“They can walk through the building a thousand times, but when they walk through it with somebody that had to live here, that was incarcerated here, it’s a different vibe,” Cheryl Wilkins said, adding that an advisory committee comprised of formerly incarcerated women regularly meets with NoVo Foundation representatives to plan for the building’s future.
The U.S. Department of Justice and the Office on Violence Against Woman is offering the Engaging Men in Preventing Sexual Assault, Domestic Violence, Dating Violence, and Stalking Program. This Program assists the movement to end violence against women by including men. A recent national poll indicated that 73 percent of men feel they can help reduce domestic violence and sexual assault. This is the first program that supports projects that help raise awareness in the critical roles that men play in prevention of violence against women and girls. The aim is to help develop new male leaders who will speak and act to oppose violence against women. The deadline for this grant is June 30, 2011.
A grant from the Department of Health and Human Services entitled Research on Teen Dating Violence seeks to understand the precursors for and reducing the risk of teen dating violence. The hope is to examine perceptions of appropriate responses between service providers, the criminal justice system, teens, victims, perpetrators and bystanders. Abusive behavior is any act carried out where one partner aims to hurt or control the other. The research encompasses at least one of three types of behaviors; physical aggression, sexual aggression and psychological aggression. This grant is also supported by The National Institutes of Health, the National Institute on Drug Abuse, the National Institute on Alcohol Abuse, Office for Research on Women’s Health, and the Eunice Kennedy Shriver National Institute for Child Health and Human Development.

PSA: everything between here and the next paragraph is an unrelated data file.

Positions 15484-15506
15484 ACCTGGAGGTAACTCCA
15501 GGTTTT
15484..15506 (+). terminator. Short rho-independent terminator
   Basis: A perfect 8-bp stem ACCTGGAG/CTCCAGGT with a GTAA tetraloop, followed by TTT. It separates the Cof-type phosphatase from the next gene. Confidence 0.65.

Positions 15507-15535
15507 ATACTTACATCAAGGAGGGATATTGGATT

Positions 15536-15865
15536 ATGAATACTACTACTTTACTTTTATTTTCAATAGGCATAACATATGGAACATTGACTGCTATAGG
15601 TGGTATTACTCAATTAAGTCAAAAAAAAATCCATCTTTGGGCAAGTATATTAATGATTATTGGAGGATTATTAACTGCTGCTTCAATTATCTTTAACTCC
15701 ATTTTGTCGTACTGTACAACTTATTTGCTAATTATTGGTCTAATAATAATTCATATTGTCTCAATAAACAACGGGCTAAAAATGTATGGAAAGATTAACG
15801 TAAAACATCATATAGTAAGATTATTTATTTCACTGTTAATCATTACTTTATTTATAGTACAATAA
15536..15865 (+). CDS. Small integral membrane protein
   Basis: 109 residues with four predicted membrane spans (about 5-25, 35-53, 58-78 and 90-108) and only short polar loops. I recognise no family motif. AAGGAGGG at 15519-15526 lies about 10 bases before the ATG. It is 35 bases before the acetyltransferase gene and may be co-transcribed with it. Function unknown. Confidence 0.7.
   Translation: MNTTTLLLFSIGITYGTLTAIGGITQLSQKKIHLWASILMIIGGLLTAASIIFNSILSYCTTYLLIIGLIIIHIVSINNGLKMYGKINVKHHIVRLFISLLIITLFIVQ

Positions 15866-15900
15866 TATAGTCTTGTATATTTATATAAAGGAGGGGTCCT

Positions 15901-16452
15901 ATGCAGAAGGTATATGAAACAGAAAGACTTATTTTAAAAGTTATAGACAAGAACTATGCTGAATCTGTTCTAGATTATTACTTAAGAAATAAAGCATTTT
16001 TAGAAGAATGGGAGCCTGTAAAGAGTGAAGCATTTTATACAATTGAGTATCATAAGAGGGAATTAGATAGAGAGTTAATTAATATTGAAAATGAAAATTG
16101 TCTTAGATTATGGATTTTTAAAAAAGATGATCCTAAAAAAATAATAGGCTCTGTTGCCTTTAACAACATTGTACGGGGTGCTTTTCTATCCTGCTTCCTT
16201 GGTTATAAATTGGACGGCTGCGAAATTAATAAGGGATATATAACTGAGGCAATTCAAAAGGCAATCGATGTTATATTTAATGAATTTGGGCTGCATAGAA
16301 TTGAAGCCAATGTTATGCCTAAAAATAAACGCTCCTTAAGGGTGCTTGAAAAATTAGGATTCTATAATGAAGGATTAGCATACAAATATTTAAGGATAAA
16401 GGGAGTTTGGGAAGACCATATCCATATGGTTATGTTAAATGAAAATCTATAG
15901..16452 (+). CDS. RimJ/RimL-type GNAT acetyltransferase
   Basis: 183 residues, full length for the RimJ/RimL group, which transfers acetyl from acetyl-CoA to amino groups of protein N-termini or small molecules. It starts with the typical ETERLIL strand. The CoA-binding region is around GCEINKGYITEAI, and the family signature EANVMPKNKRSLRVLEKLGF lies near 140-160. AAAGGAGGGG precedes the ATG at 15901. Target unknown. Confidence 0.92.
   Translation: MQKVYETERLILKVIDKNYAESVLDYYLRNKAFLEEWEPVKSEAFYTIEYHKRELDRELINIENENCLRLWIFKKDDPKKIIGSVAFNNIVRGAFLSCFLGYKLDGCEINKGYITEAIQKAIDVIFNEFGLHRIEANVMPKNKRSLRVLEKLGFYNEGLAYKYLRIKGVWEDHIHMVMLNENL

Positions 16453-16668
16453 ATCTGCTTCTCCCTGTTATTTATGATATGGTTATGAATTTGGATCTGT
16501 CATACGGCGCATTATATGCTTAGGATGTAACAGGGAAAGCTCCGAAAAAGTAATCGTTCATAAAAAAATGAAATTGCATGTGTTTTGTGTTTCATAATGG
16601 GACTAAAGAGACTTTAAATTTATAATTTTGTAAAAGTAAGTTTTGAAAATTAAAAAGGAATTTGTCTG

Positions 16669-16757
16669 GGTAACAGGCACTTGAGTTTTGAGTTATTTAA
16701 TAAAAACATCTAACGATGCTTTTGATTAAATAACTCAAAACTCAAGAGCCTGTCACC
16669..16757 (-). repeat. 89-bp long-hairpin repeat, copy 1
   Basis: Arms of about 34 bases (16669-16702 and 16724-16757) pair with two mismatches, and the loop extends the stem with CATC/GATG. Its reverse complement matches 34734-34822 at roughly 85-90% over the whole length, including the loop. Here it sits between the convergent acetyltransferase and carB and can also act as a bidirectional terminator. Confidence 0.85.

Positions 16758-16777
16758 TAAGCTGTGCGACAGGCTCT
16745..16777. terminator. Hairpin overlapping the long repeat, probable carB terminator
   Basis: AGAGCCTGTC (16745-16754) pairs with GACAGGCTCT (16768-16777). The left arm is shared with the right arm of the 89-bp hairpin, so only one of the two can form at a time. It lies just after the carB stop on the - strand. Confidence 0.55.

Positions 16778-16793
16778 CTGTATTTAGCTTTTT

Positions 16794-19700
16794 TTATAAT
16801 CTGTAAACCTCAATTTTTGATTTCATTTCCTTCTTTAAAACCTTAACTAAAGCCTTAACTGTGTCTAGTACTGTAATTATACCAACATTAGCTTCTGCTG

Imagine being ripped from your safe, normal professional life and thrust into federal prison for a year, for something stupid you did when you were a teenager, or even a young adult.
Piper Kerman doesn’t have to imagine it, because that’s exactly what happened to her. She was locked up in a federal prison at age 34 for a drug crime she committed in her early 20s. Because Kerman spent a year living in close quarters with many women, including 18- and 19-year-old girls, she has an unusual, nearly first-hand perspective on what teens in prison need to be successful. Here’s her suggestions about what they need:
Positive attention. Kerman found the teens in particular were incredibly responsive to positive attention, creating significant opportunities for change — opportunities that were often missed.